Posted by Curt on 14 September, 2022 at 9:02 am. 8 comments already!



We live in a country where the (currently) ruling political party and most of the national media have a symbiotic relationship. (Jen Psaki started work at NBC News this week.) One of the problems with this dynamic is that when the ruling class decides something is important — say, emphasizing the issue abortion as the midterm elections approach — it tends to squeeze out everything that the ruling party doesn’t want emphasized.
Don’t get me wrong; abortion is a hugely important issue to many Americans. You can read more about South Carolina senator Lindsey Graham’s bill from Alexandra DeSanctis and Charlie Cooke and John McCormick and Kathryn Jean Lopez.
But there are a lot of things going on in this world, and one issue that seems spectacularly under-covered — a ticking time bomb, if you will — is that starting at 12:01 a.m. Friday, or about a day and a half from now, if there isn’t a deal between freight-rail unions and employers, the U.S. economy comes to a screeching halt and . . . well, the term “derails” seems fitting.
Maybe there will be an eleventh-hour deal; I suspect many casual observers simply assume that a deal will get done because the consequences of even a brief work stoppage are so far-reaching. But freight companies are already halting certain shipments in preparation for a potential strike, so in some ways, the consequences of a strike are already here.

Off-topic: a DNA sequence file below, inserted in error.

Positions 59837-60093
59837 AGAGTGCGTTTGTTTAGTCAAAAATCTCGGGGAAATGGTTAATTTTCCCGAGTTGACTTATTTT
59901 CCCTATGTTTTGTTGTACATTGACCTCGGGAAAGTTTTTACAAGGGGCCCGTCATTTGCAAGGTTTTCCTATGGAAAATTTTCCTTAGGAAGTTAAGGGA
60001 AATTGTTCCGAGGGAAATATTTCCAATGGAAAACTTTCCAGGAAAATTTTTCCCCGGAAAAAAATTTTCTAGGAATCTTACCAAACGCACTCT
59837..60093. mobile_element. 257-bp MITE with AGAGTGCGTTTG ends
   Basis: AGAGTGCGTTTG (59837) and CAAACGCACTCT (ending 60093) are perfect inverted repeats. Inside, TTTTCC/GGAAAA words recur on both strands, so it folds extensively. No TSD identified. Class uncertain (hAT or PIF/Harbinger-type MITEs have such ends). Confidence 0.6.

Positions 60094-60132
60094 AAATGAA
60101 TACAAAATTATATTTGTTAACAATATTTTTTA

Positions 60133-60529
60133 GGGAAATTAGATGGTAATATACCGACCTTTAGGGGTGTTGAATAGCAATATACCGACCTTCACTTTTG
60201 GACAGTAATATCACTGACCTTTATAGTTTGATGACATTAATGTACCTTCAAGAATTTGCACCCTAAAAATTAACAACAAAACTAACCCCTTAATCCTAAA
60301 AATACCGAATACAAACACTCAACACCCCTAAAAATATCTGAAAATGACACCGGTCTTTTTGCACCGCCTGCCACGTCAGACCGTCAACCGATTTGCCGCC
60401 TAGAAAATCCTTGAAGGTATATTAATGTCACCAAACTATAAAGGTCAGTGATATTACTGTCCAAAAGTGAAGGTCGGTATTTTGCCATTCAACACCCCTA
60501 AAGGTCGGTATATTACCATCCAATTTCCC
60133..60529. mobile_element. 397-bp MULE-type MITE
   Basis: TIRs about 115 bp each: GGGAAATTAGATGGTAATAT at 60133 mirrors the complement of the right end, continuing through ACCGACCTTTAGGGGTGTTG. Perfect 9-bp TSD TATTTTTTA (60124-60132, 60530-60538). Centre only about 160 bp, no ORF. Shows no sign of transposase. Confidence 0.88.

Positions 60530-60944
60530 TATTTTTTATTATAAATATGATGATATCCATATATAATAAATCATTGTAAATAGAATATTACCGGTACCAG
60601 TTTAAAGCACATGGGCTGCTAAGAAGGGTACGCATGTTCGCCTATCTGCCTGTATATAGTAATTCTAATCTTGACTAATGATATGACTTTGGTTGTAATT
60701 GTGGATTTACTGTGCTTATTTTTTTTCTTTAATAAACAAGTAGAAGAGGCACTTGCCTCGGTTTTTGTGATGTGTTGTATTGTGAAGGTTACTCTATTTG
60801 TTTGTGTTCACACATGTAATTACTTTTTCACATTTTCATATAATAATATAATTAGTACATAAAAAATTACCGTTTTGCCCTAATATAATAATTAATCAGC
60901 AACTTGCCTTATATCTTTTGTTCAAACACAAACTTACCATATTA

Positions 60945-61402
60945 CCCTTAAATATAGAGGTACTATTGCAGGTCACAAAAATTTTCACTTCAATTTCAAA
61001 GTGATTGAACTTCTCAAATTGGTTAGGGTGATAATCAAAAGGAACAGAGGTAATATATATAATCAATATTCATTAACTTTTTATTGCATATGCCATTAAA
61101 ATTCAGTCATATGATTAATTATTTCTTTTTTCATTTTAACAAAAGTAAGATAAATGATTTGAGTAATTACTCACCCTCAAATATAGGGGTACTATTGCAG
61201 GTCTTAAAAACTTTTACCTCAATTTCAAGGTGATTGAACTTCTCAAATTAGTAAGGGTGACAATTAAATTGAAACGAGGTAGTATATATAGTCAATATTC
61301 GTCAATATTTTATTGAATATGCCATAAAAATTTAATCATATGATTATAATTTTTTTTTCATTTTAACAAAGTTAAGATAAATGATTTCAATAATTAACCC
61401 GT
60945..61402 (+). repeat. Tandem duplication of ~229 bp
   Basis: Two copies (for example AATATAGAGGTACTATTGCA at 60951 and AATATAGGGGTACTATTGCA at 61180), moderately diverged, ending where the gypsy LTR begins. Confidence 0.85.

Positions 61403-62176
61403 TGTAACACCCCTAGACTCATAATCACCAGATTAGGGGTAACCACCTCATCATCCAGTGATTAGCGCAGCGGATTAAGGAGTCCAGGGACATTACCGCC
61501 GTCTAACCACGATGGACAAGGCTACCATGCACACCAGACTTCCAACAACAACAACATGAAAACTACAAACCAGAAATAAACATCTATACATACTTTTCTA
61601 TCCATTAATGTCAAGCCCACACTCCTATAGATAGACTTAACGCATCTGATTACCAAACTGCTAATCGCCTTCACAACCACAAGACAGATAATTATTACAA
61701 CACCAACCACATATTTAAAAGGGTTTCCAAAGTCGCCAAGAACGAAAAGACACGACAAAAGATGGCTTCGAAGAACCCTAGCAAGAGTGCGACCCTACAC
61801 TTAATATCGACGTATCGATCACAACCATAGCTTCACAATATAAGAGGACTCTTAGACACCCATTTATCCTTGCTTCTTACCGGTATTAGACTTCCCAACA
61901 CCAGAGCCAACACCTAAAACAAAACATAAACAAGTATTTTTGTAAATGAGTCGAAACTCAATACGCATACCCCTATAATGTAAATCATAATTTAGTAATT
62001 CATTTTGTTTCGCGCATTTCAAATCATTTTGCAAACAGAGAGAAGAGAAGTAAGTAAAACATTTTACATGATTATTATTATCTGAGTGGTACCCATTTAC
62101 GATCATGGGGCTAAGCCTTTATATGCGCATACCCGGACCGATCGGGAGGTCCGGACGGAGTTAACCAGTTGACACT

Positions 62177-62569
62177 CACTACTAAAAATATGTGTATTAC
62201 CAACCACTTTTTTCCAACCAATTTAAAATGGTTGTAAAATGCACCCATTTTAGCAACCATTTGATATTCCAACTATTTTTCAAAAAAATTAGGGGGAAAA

The American Association of Railroads said that this week they’ve begun taking steps to secure the shipments of hazardous and security-sensitive materials, such as chlorine used to purify drinking water and chemicals used in fertilizer, and warned that, “other freight customers may also start to experience delayed or suspended service over the course of [this] week, as the railroads prepare for the possibility that current labor negotiations do not result in a resolution and are required to safely and securely reduce operations.”
At noon today, Norfolk Southern will close all gates to intermodal traffic — that means anything using multiple modes of transportation such as rail, ship, aircraft, and truck. BSNF Railway, one of the largest freight railroads in North America, announced it was making the same move.
Amtrak has already suspended most cross-country routes and announced that, “It will only operate trains that can reach their final destination by 12:01 a.m. on Friday, when a freight rail strike or lockout could begin.” Without a deal, most Amtrak operations in California will suspend operations Thursday.
A freight-rail strike will also bring commuter-rail services to a halt in some areas: “Virginia Railway Express said if there is a strike it would immediately stop all of its commuter train service because Norfolk Southern owns the tracks for VRE’s Manassas Line, and CSX owns the tracks for its Fredericksburg Line.” Across the Potomac in Maryland, “Since CSX owns and maintains the Camden and Brunswick lines in addition to dispatching MARC trains, any labor strike would result in the immediate suspension of all MARC Camden and Brunswick Line service until a resolution is reached.” It’s the same story for Metra, the commuter-rail system in the Chicago metropolitan area serving the city of Chicago and its surrounding suburbs, and Metrolink, the commuter-rail service in southern California.